504 Java Profile

504 Java Profile
Two of my favorite things

Saturday, December 24, 2011

On Medical Heroes

I have already posted my thankfulness for my knee surgeon, Dr. Scott Montgomery who trained with one of my all time heroes, medical and otherwise, Dr. Mike Brunet.  I continue to be blown away by the advances in medical technology that allowed a skilled doctor using a small camera to thread a new (well, new to me) ACL into my damaged knee. Under the direction of a physical therapist named Guido (I am not making this up), the "hurts so good" of stretching and bending and exercising has brought strength and mobility.  He has advanced my progress more than I could imagine.  Ice is my friend.

As I have iced my knee, I have been reading a book by one of my other medical heroes.  Several years ago, I read Fearfully and Wonderfully Made by Dr. Paul Brand and Philip Yancey.  The point of that book was to consider the value of pain through the lens of Dr. Brand's work with leprosy patients.  Leprosy robs the body of the ability to feel pain and even when the disease is stopped, the patients have no nerve warning in their hands and feet to tell them that they are doing something dangerous.  The book I am reading now is He Satisfies my Soul and is a reprint of an earlier book, God's Forever Feast.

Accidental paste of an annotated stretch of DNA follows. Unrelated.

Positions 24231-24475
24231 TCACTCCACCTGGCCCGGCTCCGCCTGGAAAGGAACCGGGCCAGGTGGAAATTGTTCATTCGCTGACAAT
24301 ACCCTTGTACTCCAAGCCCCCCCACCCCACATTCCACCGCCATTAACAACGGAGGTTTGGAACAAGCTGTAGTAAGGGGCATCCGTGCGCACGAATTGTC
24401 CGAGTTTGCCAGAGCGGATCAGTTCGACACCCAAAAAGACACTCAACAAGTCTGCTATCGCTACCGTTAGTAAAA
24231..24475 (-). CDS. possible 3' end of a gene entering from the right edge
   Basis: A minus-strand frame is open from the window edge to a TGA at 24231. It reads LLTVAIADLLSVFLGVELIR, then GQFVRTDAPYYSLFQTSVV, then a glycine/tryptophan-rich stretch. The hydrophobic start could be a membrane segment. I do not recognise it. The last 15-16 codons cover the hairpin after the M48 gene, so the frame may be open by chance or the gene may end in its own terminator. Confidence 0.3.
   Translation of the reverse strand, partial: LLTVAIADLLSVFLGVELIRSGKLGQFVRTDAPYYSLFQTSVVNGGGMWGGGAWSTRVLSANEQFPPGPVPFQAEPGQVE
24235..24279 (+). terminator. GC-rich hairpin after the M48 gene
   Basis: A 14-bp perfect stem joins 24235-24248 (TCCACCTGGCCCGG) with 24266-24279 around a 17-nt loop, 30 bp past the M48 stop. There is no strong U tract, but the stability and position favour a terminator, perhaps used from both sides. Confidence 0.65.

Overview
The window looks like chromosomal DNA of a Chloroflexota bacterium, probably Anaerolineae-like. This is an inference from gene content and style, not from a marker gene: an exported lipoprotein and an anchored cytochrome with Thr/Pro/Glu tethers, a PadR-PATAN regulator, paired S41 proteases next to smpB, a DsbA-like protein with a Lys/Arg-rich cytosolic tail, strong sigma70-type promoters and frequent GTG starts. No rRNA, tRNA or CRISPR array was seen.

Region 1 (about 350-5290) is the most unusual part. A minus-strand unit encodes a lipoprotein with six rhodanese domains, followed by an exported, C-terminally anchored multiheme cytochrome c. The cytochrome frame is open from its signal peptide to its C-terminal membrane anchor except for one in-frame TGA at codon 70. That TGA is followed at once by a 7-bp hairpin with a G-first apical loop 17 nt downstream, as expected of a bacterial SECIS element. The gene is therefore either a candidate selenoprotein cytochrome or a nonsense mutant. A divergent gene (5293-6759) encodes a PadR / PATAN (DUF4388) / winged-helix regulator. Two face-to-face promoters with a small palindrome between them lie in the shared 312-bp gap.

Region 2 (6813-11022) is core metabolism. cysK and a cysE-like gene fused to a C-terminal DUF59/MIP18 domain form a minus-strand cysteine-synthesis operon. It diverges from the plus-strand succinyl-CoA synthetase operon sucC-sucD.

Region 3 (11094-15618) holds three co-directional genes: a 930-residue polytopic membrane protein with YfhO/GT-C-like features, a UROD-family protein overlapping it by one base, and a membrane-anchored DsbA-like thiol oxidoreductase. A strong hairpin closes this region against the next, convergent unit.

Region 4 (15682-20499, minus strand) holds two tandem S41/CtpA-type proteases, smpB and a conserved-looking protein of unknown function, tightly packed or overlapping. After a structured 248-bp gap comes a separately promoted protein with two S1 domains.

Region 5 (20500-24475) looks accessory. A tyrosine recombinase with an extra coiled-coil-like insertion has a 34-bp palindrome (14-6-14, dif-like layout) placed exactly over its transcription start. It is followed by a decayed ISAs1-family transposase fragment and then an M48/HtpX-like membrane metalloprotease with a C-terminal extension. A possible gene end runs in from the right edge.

The collection of devotional chapters has gotten my attention in several ways. It is a collection of journal-type thoughts from Dr.Brand during his medical career in India and at the Carville Institute in Louisiana.  In the first chapter, he writes of a fishing trip that almost went terribly wrong. Dr. Brand's family was hiking with another family with no plan for food other than the trout they would catch from the river.  The fish were not biting and brunch time turned into lunch time and then into dinner time with no fish.  Finally, the sunburned fathers began to catch the trout and the hungry children were fed.  But not before grace.

Dr. Brand writes,

I mentioned that the children could hardly wait to sing grace before biting down on their trout on dry bread, but wait they did and if parents had forgotten, the little ones would have reminded us to sing. We had a series of musical graces that each of our families used to sing before every meal. It seemed to us that they had special meaning on picnics in the countryside. There we were surrounded with the evidence of God's bounty. . . The singing postponed the eating by just a few minutes, but I have no doubt that it enhanced the flavor or what we ate. It brought wholeness into each meal. The fare at our meals was not only an array of wholesome foods for our nourishment, but it also gave us a chance to be together and it was an invitation to our Lord to take His place at the head of the table. . .This grace gently reminds us God is the source of all that we need. He is the one who sustains and nourishes us, both physically and spiritually.

I pray that as you gather family and say grace over bountiful meals, that you will linger for a moment to assure that the Lord is in His place at the head of the table. I know I will.

Wednesday, December 7, 2011

On My Knees